Students selected for the programme include Devangana Bhuyan, Poonam Shashidhar, Mohd Azeem Khan, Rahul Chandra Mishra, Gaurav Chugh, Tanuka Sen, Nandini Bhattacharya, Shifali Garg, Amos Samkumar Rajan and Aditi Pandit. Bhuyan has completed her masters in Biotechnology from Vellore Institute of Technology, Vellore. She also has more than three years of work experience in government sponsored research as senior research fellow. Shashidhar is a graduate from Savitribai Phule Pune University who has specialised in biotechnology . Her research interests are plant molecular biology, plant stress physiology and plant biochemistry. Khan has completed his masters in engineering from Birla Institute of Technology and Sciences, Pilani. He is also a rank holder in Council of Scientific and Industrial Research-NET-Life Sciences, 2016. Mishra, an MSc-life sciences student from the National Institute of Technology Rourkela has been a senior research fellow at the Institute of Microbial Technology (IMTECH) and has interests in immunological and cell biological techniques, molecular genetics techniques and microbiological techniques. Chugh, who holds a master’s degree in Botany from Delhi University has worked as a student research assistant in a Delhi University-funded innovation project on soil pollution. Sen is a post graduate in microbiology from University of Delhi, south Campus. Her current research interests include immunology and antibiotics resistance in microbes, bioremediation techniques, pathology , various aspects of molecular therapeutics especially regarding cancer and HIV-AIDS pathologies. Bhattacharya, a master’s in biochemistry from Allahabad Agricultural Institute, has worked with several reputed research institutes such as the Indian Institute of Science, Bangalore, Indian Agricultural Research Institute, New Delhi and School of Life Sciences, Jawaharlal Nehru University . Garg has pursued her MSc environmental studies from Delhi University and was awarded a junior research fellowship in 2016. Rajan is from Karunya University and has worked in the molecular plant immunity laboratory,National Research Centre on Plant Biotechnology, Indian Agricultural Research Institute, New Delhi. Thakkar is a post graduate in botany from Jamia Hamdard University, New Delhi. Her interests include plant science and agriculture. Pandit graduated in plant biotechnology from TERI University, New Delhi and has been working with TERI in Mycorrhiza Culture Collection .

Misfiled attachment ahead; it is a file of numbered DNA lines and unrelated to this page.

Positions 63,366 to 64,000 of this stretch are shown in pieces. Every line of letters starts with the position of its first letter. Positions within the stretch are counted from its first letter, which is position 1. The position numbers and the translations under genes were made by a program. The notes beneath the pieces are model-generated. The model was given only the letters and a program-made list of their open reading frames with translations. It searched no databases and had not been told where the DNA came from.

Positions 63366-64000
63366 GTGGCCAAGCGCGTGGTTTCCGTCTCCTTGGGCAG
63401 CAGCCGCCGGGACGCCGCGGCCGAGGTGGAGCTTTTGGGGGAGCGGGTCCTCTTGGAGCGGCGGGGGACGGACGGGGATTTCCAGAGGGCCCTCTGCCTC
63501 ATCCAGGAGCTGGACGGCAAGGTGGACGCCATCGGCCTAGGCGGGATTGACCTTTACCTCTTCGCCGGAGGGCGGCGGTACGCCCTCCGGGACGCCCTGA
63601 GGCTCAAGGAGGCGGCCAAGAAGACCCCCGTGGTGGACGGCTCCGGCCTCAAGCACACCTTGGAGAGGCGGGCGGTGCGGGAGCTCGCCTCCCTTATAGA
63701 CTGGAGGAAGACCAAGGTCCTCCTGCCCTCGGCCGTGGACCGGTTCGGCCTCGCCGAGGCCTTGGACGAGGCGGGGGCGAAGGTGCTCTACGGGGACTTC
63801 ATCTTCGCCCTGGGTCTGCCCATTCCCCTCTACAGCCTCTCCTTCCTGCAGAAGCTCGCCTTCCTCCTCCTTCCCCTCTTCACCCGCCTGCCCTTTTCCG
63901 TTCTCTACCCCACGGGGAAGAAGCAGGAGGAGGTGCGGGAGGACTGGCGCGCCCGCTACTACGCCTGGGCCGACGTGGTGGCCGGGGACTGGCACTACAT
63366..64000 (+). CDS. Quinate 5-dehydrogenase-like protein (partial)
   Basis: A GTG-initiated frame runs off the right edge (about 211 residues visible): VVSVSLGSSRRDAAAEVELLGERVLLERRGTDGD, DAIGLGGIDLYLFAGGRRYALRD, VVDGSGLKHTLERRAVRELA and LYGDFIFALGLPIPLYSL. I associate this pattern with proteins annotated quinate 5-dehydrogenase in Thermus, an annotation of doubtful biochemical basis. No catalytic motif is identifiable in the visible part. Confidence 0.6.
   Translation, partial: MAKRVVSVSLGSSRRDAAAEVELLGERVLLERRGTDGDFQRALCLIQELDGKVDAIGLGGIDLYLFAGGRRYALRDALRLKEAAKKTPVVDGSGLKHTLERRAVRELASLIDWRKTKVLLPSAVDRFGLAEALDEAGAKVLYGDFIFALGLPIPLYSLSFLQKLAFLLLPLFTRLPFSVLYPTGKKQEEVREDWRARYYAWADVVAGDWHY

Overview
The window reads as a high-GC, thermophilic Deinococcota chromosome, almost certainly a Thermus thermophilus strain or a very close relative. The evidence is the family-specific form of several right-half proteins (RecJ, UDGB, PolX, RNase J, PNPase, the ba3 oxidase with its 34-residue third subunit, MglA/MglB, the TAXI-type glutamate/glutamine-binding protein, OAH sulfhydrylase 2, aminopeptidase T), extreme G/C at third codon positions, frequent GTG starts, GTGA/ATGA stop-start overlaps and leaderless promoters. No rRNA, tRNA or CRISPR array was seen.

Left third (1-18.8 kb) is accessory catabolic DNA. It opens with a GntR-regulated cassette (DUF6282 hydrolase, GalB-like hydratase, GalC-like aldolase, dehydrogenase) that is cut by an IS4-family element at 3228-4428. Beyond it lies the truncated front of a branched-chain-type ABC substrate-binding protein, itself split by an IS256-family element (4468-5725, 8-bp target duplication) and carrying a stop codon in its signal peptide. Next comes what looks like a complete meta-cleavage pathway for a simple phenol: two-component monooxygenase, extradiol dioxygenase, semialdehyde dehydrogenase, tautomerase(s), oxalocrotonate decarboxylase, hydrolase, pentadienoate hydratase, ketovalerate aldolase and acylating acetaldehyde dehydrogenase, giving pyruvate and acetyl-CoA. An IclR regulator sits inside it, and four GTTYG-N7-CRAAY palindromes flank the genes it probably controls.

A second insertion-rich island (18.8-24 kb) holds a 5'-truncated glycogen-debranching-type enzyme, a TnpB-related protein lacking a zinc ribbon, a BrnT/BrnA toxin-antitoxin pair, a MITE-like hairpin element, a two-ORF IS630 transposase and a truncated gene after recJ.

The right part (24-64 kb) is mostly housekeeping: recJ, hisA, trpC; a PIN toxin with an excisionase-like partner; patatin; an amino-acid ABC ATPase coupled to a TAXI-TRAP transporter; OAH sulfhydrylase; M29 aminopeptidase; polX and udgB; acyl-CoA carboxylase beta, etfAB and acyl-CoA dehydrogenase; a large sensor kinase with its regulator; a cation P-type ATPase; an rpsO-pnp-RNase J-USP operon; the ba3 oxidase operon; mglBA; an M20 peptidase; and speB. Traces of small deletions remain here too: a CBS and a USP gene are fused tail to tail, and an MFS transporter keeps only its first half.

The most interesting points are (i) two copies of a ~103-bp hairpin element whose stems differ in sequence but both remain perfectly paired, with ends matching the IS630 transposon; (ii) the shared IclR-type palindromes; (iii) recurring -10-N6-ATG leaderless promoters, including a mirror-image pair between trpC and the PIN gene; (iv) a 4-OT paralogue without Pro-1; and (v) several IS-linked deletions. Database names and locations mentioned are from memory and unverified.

Giving more details of the awards, Dr. Ajay Mathur, director general, TERI, said, “Within five years, the Centre aims to have a number of researchers, including PhD students, enrolled at Deakin. With its cutting edge technology at the disposal of these bright minds, this Centre will help India make a mark on the global map for building new capabilities and bringing new innovations in the field of science and technology”.


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    Malnutrition and Its Linkage to Sustainable Development
    ThinK to Sustain, 10 February 2012

    Nida Yamin, a student at TERI University, explores the long-prevalent issue of malnutrition in India and its effects on growth and development of the country as a whole, and suggests how community-based programs can improve the situation and lead to national nutrition security.